Anticonvulsants

Topiramate showed promising preliminary evidence of clinical effectiveness of this combination against chronic neuropathic symptoms in oxaliplatin-induced PN [97].

Carbamazepine, on the other hand, does not appear to be beneficial against acute oxaliplatin-induced painful neurotoxicity [99].

Research findings regarding the effectiveness of gabapentin for treating pain caused by PIPN remain controversial. In a phase III randomized, double-blind, placebo-controlled crossover trial, Rao et al. concluded that gabapentin failed to demonstrate any benefit [102], whereas an open-label study by Tsavaris et al. found that gabapentin monotherapy seemed to be well tolerated and useful for the management of chemotherapy-induced neuropathic pain [103]. However, both studies included patients with PN secondary to other chemotherapeutic agents in addition to platins. To date, no study has explored the efficacy of gabapentin alone in patients with PIPN.

Opioids

Liu et al. [89] reported that tramadol in combination with acetaminophen, administered in patients with colorectal or gastric adenocarcinoma, was effective in relieving oxaliplatin-induced peripheral neuropathic pain [89]. Interestingly, this study proposed that the A118G polymorphism of the mu-opioid receptor gene (OPRM1) was a possible mechanism for the reduced response to the combination of tramadol and acetaminophen [89], suggesting that management should be always be tailored to individual patient characteristics.

Topical Drugs

In an open-label study, Filipczak-Bryniarska et al. demonstrated that the high-dose capsaicin patch was effective in treating pain associated with oxaliplatin-induced neuropathy [104]. However, this finding should be interpreted with caution, given the limitations of the study design and small number of the participants.

Non-Pharmacological Approaches

There is some evidence that acupuncture may be beneficial for the treatment of PIPN. In a small case series, Donald et al. [87] reported that patients with oxaliplatin-induced painful neuropathy improved after acupuncture. Wong et al. [96] similarly described a small series of patients with symptoms of pain due to carboplatin-induced neuropathy who improved after acupuncture. A prospective pilot study by Hsieh et al. [30] showed that laser acupuncture relieved both cold and mechanical allodynia induced by oxaliplatin in gastrointestinal cancer survivors. To date, however, no large randomized controlled trial has been conducted to confirm the effectiveness of acupuncture in managing pain in PIPN. Therefore, the current evidence is weak.

Cunningham et al. [90] reported a case of almost complete resolution of the tingling, numbness, and pain of cisplatin-induced neuropathy with manual therapy (massage) in a patient with stage III esophageal adenocarcinoma. However, as this was based on a single case, this finding should be interpreted with extreme caution.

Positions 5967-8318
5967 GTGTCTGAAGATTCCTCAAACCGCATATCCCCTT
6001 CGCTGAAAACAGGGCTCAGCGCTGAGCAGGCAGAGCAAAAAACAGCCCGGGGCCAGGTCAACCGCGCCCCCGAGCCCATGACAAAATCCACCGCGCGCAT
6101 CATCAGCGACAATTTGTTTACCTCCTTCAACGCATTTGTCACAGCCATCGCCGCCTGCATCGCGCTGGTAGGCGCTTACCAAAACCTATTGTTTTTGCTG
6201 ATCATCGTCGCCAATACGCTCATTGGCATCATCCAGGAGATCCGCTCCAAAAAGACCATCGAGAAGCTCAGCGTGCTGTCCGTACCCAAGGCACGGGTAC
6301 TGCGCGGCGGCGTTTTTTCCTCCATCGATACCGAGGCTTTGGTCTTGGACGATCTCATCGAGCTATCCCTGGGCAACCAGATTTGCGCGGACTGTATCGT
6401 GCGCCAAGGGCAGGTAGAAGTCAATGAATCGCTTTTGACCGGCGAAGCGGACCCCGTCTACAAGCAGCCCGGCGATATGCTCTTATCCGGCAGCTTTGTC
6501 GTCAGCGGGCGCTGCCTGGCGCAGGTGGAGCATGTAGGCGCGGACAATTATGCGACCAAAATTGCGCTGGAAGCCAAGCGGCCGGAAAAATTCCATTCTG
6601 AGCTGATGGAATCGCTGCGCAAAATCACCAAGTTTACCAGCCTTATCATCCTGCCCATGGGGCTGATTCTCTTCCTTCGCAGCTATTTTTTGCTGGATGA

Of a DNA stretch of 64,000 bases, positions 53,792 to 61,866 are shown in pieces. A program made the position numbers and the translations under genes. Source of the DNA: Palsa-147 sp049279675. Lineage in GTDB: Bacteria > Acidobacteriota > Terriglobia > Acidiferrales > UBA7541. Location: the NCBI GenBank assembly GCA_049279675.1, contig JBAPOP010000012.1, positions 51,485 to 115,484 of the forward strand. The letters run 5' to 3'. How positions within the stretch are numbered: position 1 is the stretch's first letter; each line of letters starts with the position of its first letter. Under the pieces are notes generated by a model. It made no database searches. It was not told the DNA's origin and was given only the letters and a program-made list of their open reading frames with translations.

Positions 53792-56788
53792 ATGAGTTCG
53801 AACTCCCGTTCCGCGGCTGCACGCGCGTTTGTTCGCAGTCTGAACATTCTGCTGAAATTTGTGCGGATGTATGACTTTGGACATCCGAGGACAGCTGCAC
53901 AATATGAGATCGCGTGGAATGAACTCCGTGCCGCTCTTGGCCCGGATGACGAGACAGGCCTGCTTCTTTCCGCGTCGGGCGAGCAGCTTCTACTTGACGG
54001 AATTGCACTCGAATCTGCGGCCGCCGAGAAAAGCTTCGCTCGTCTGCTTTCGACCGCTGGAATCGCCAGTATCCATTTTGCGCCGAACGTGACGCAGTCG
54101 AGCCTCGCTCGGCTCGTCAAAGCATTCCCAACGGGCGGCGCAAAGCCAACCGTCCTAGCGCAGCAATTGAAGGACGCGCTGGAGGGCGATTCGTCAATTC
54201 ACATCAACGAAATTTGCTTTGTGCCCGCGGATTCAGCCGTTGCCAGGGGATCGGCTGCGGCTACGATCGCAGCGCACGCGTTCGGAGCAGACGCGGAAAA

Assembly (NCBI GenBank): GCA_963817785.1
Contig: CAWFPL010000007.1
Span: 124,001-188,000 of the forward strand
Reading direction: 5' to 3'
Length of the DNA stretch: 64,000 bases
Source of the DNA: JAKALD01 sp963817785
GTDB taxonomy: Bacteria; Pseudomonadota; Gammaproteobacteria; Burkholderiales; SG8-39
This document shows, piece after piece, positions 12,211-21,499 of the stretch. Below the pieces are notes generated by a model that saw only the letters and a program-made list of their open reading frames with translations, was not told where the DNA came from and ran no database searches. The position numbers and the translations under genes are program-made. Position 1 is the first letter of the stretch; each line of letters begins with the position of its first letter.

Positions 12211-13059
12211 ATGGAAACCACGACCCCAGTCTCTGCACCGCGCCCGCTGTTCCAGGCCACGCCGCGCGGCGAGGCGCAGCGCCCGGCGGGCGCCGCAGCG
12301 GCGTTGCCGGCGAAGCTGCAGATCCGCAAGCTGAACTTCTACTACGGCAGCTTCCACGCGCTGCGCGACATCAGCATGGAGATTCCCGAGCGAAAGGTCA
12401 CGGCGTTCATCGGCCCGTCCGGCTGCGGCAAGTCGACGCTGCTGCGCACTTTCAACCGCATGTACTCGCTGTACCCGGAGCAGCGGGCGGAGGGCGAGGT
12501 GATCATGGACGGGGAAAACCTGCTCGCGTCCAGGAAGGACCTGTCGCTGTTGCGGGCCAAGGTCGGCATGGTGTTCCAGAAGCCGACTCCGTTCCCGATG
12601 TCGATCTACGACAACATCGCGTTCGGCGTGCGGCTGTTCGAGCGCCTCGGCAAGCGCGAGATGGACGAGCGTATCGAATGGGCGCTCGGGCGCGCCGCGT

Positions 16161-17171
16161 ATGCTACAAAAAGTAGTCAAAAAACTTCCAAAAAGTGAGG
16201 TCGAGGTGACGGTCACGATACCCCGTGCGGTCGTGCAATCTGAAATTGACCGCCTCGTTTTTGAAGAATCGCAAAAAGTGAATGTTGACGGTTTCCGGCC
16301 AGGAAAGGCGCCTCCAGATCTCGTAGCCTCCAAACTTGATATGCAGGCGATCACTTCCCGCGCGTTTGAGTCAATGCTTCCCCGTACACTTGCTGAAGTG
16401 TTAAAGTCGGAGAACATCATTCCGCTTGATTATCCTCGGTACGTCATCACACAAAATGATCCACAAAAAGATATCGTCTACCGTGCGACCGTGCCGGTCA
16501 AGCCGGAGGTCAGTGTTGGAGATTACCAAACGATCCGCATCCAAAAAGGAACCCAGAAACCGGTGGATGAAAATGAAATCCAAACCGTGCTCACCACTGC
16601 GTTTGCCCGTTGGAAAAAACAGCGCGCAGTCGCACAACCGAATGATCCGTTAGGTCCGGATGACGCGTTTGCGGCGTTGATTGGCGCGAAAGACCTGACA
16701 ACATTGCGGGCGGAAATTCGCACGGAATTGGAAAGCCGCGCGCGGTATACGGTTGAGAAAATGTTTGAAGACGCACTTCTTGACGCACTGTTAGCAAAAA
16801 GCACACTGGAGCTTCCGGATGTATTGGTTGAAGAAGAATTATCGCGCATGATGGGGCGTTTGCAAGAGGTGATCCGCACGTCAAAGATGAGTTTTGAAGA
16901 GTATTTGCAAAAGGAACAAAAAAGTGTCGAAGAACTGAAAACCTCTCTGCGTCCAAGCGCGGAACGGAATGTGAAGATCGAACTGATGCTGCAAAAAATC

Henke et al. [84] reported that strength and endurance training in patients receiving platinum-based chemotherapy for lung cancer was effective in managing pain. The authors thus suggested that lung cancer patients should receive enhanced physical activity intervention during palliative chemotherapy.

Diagnosing and Monitoring PIPN

Large Fiber Neuropathy

The gold standard for diagnosing a large fiber neuropathy is NCS. Although centers have many different means of neurophysiologically determining the presence of PN, sensory conduction studies of sural and radial nerves are recommended for the diagnosis of mild, predominantly sensory axonal neuropathy [108]. This should be complemented with at least one motor study, commonly of the tibial nerve, to confirm motor involvement [109, 110]. In the case of PIPN, however, the neuropathy is sensory, affecting the dorsal root ganglia. In a sensory ganglionopathy, asymmetrical sensory nerve action potentials (SNAPs) or complete absence of SNAPs should be expected [111, 112].

Small Fiber Neuropathy

Patients often complain of disabling symptoms such as a burning sensation in the soles or the fingertips, which is a common manifestation of small fiber neuropathy (SFN). Nerve conduction studies assess only large fibers, and therefore, SFN cannot be excluded if NCS are normal.

The gold standard for a diagnosis of SFN is skin biopsy; however, this is an invasive technique and is thus usually avoided. QST is commonly used for assessment of SFN, but this is subjective. Alternatively, nerve morphology can be rapidly assessed using in vivo corneal confocal microscopy. This technique has been used for the detection of various types of neuropathy, including small fiber neuropathy [15]. Ferdousi et al. [35] showed that corneal confocal microscopy was effective in detecting small fiber neuropathy by a marked reduction in corneal nerve morphological parameters in patients with upper gastrointestinal cancer and oxaliplatin- or cisplatin-induced neuropathy.

Questionnaires